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Oscar Wilde’s Stories for All Ages

Oscar Wilde’s Stories for All Ages

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Oscar Wilde’s Stories for All Ages

4/5 (12 avaliações)
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Lançado em:
Oct 15, 2009


One of the world’s best loved presenters meets one of the world’s greatest authors in this beautiful selection of timeless, haunting stories. Vividly brought to life through abundant illustrations and Stephen’s masterly introductions, Oscar Wilde’s short stories are here made accessible to an entirely new generation.

Whether you know it or not, the stories in this book are familiar. Like old friends whose charm and warmth never fade, Oscar Wilde's short stories have enchanted generations of readers, and this beautiful book makes them accessible to an entirely new readership.

Selected and presented by one of Wilde's biggest fans, the book includes a foreword from Stephen Fry, who will also supply short introductions to the stories themselves, explaining why they mean so much to him and why they should mean a lot to you too.

Meet the selfish giant, whose garden was cloaked in perpetual winter until he allowed the children to enter and play, the happy prince whose statue stood overlooking his city, who gave the rubies and sapphires embedded in his eyes and clothing to feed the poor, and the tiny swallow who helped him. And let's not forget the remarkable rocket who was so convinced that he would be the brightest, most remarkable rocket of all, yet who ended up in a ditch. There's also the Canterville ghost, so inept at being scary that every attempt to spook his American visitors results in failure.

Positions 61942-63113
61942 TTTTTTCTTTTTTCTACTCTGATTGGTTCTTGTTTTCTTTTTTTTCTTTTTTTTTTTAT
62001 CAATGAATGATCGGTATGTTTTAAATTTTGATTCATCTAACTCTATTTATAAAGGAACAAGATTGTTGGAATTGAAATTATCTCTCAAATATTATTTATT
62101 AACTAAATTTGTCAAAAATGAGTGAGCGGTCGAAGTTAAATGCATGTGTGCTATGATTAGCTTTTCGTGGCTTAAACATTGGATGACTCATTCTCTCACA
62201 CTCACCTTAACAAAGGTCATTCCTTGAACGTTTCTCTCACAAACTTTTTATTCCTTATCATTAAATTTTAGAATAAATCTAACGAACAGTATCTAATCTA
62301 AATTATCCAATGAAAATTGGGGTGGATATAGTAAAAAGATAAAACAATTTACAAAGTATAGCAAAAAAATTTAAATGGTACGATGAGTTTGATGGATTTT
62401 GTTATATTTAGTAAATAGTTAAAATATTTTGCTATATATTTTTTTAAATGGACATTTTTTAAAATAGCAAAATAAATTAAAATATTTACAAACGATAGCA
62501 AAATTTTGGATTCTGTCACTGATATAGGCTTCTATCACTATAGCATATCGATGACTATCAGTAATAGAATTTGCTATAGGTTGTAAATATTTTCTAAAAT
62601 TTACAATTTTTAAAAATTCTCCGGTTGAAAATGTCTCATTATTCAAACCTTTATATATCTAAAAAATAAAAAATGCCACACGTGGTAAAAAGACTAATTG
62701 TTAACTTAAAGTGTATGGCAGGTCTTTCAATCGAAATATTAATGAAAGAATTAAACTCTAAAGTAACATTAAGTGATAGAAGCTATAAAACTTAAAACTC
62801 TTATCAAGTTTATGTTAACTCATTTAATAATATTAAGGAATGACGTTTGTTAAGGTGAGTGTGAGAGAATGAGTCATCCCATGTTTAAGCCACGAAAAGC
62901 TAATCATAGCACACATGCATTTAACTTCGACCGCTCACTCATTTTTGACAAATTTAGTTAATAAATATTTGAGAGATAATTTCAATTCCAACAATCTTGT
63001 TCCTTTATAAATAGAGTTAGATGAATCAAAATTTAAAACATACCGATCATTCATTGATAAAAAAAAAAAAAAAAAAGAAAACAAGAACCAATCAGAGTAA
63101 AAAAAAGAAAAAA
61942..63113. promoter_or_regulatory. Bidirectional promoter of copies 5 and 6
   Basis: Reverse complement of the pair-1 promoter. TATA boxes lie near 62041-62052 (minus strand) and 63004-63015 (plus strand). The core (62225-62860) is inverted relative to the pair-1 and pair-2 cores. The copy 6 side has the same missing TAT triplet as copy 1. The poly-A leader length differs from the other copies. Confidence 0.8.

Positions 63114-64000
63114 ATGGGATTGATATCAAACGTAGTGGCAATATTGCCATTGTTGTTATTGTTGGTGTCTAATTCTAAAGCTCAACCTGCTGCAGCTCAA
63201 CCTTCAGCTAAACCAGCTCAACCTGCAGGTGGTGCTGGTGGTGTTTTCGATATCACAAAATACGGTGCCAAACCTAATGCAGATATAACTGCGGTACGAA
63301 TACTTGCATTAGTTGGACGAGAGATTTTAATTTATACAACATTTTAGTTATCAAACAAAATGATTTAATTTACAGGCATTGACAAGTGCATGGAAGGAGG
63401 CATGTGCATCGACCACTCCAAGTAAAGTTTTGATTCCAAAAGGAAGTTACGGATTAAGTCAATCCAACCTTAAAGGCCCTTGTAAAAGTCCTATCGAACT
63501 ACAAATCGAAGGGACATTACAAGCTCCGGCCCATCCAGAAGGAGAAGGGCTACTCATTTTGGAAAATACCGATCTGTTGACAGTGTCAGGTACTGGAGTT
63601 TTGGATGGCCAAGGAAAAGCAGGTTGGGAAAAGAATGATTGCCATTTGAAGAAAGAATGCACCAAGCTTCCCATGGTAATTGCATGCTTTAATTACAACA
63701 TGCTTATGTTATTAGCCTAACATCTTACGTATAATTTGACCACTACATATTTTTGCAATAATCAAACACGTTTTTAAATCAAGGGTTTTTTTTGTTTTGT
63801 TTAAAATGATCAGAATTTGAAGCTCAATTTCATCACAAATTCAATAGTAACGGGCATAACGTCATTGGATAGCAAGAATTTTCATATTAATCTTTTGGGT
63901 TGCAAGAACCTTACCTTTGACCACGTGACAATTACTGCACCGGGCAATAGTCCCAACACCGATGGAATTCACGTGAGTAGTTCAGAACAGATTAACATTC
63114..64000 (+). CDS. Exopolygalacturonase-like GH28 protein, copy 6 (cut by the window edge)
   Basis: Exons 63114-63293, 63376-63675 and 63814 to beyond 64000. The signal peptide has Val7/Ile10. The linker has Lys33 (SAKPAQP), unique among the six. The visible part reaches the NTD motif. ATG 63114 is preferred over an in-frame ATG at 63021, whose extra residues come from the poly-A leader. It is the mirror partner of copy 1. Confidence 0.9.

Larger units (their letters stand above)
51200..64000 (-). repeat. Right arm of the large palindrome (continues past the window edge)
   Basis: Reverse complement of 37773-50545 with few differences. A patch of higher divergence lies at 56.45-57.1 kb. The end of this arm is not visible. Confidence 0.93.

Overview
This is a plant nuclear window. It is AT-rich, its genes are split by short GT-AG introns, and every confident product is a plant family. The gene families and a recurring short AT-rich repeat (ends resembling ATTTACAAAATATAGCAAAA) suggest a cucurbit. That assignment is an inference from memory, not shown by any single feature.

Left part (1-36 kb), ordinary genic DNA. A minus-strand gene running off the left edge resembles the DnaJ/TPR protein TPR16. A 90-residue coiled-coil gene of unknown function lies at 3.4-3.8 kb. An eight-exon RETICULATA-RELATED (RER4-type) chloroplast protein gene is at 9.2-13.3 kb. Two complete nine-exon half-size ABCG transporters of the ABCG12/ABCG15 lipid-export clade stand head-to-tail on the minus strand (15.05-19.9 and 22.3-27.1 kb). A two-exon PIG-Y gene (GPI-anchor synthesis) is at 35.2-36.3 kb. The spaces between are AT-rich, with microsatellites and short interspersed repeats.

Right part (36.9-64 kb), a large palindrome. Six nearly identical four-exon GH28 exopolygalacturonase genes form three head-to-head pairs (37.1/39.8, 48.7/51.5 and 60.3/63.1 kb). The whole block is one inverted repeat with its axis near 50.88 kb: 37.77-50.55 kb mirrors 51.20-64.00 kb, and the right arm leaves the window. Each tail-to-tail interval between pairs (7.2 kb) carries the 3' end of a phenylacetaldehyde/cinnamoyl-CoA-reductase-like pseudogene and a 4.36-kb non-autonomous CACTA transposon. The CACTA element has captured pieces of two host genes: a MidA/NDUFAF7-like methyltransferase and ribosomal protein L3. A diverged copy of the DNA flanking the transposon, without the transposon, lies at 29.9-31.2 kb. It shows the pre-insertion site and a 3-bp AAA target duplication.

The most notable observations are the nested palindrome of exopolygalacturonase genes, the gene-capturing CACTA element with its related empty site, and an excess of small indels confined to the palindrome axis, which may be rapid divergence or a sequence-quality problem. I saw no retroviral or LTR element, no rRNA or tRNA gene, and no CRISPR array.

Stephen Fry has always been passionate about Oscar Wilde's writing but he has a particular fondness for his short stories. In this beautifully illustrated book he shares with us what each story means to him and what he feels the reader can take away with them, whether they're five or fifty years old. As well as a general introduction, Stephen offers introductions to the stories themselves, taking the reader through his selection. Illustrated by Nicole Stewart, stunning artwork accompanies each story to give shape to the reader's imagination.

Whether you are buying this for yourself, for your wife, your son or daughter, for your nephew, your niece, your mother, your brother or your sister, the book will be a gift that you or they will cherish forever and return to time and time again. These are stories for adults and children of all ages, for all time.

Lançado em:
Oct 15, 2009

Sobre o autor

Oscar Wilde (1854–1900) was an Irish playwright, novelist, essayist, and poet. Celebrated on both sides of the Atlantic for his wit, he is rumored to have informed a customs agent upon his arrival in America, “I have nothing to declare but my genius.” Wilde’s health and reputation were destroyed by his imprisonment for “gross indecency” in 1895, and he died in poverty a few years after his release. Today, his only novel, The Picture of Dorian Gray, and his play, The Importance of Being Earnest, are recognized as masterpieces of English literature.  

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Oscar Wilde’s Stories for All Ages - Oscar Wilde



by Stephen Fry

Eighteen eighty-eight was a happy period in Oscar Wilde’s life that saw him comfortably established in Tite Street, Chelsea with Constance, his young, beautiful, clever and loving wife. He enjoyed a reputation as a literary cub who had realised his early Oxford promise and was rapidly growing into a fully maned literary lion. The couple’s two sons, Cyril and Vyvyan, were only three and two years old respectively at this time, so unless they were even more prodigiously gifted than their father it seems unlikely that they had yet read or had read to them the tales collected in The Happy Prince and Other Stories, which came out that very year.